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dc.contributor.advisorReidelberger, Roger D.en_US
dc.contributor.authorCastellanos, Daniel A.en_US
dc.date.accessioned2014-12-23T19:03:43Z
dc.date.issued2001en_US
dc.identifier.urihttp://hdl.handle.net/10504/65397
dc.description.abstractCholecystokinin (CCK) is a peptide that is found throughout the brain and in neurons and endocrine cells of the gastrointestinal tract. Studies demonstrating that systemic administration of the CCK1 receptor antagonist devazepide increases food intake in a variety of species provide compelling evidence that CCK plays an essential role in producing the satiation that occurs with ingestion of a meal. Given that devazepide readily penetrates the blood-brain barrier, it remains to be determined whether endogenous CCK is acting peripherally, within the brain, or at multiple peripheral and central sites to produce satiety.|In this study we used the CCK2 receptor antagonist L365,265, and two different CCK1 receptor antagonists, devazepide, which freely crosses the blood brain barrier, and A70104, which does not, to further define the receptor subtype and site of action of endogenous CCK to produce satiety. Experiments were designed to 1) determine whether endogenous CCK acts at CCK1 or CCK2 receptors to inhibit food intake; 2) determine whether endogenous CCK acts as an essential satiety factor at different times across the diurnal cycle; and 3) determine whether endogenous CCK acts at CCK1 receptors central or peripheral to the blood brain barrier to produce satiety.|These experiments produced several new findings. First, IV injection of the CCK1 receptor antagonist devazepide at a dose that stimulates food intake in rats (1 mg kg‘1), had no effect on gastrin-induced stimulation of gastric acid secretion in rats, an action that is mediated by the CCK2 receptor, and that was blocked by the CCK2 receptor antagonist L365.260. This finding further supports the hypothesis that endogenous CCK acts at CCK1 receptors, not CCK2 receptors, to produce satiety. Second, IV injection of the CCK1 receptor antagonist devazepide significantly stimulated cumulative 4-h food intake at 0,16 and 20 h after dark onset by 31%, 54% and 40%, respectively, yet had no effect on food intake at 4, 8 or 12 h after dark onset. Devazepide-induced increases in food intake occurred through an increase in meal frequency not meal size. These results suggests that endogenous CCK plays an essential role in producing satiety in rats only during several hours before and after the onset of the dark period. It is likely that at other times of the day, a greater degree of redundancy in satiety signaling occurs such that CCK receptor blockade produces little if any effect. Third, IV infusion of the CCK1 receptor antagonist A- 70104 (1000 nmol kg'1 h'1) for 3 h during the early dark period completely reversed the 70% reduction in food intake produced by a maximal 3-h inhibitory dose of CCK-8 (10 nmol kg'1 h"1 IV). In contrast, this dose of A-70104 had no effect on food intake when administered alone under the same conditions in which devazepide (1 mg kg'1 IV) increased food intake by more than 50%. A-70104 (1000 nmol kg'1 h'1) also did not reverse the 40% reduction in food intake produced by a 2-h duodenal infusion of oleic acid (460 Jmol h'1), an effect that was completely reversed by devazepide. Because devazepide readily penetrates the blood brain barrier, while A-70104 does not, these results suggest that endogenous CCK produces an essential satiety action mediated by CCK1 receptors located in brain regions beyond the blood-brain barrier.en_US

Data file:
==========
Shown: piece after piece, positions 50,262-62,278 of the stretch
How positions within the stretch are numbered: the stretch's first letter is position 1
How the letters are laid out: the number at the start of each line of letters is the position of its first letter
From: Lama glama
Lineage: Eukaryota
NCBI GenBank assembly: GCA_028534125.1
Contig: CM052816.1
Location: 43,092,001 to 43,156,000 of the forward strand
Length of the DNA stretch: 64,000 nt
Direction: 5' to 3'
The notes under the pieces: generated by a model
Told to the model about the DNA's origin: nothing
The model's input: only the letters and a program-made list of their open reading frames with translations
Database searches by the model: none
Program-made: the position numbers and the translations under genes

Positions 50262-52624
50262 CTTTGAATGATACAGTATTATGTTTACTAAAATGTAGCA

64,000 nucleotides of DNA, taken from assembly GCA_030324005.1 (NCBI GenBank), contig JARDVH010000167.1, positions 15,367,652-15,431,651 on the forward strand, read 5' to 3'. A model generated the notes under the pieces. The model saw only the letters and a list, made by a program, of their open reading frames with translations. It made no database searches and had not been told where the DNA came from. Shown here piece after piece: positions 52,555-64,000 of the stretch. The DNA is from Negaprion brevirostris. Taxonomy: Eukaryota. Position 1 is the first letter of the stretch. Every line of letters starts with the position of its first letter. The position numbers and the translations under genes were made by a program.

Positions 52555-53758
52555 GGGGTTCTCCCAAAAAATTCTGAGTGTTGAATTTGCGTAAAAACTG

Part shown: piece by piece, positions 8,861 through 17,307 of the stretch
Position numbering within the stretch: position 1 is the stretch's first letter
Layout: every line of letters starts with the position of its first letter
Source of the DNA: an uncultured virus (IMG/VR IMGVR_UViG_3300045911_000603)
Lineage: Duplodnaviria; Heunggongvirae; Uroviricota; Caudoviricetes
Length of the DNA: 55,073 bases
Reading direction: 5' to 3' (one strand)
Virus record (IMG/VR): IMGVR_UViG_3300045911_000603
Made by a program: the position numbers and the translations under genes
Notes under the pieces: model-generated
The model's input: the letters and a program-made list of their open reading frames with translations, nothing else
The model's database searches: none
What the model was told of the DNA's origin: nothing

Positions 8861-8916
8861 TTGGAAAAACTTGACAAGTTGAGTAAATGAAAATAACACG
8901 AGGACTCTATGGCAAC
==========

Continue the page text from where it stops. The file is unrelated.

dc.language.isoen_USen_US
dc.publisherCreighton Universityen_US
dc.rightsCopyright is retained by the Author. A non-exclusive distribution right is granted to Creighton University and to ProQuest following the publishing model selected above.en_US
dc.subject.meshRatsen_US
dc.subject.meshReceptors, Cholecystokininen_US
dc.titleCholecystokinin Action at CCK1 Receptors in the Brain to Produce Satiety in Ratsen_US
dc.typeDissertation
dc.rights.holderDaniel Anthony Castellanosen_US
dc.publisher.locationOmaha, Nebraskaen_US
dc.description.noteProQuest Traditional Publishing Optionen_US
dc.description.pages1 v. (various pagings)en_US
dc.contributor.cuauthorCastellanos, Daniel A.en_US
dc.embargo.liftdate2100-01-01
dc.embargo.terms2100-01-01
dc.degree.levelPhD (Doctor of Philosophy)en_US
dc.degree.disciplineBiomedical Sciences (graduate program)en_US
dc.degree.namePh.D. in Biomedical Sciencesen_US
dc.degree.grantorGraduate Schoolen_US
dc.degree.committeeAdrian, Thomas E.en_US
dc.degree.committeeCreek, Roberten_US
dc.degree.committeeJefferies, Billen_US
dc.degree.committeeMurphy, Richard F.en_US


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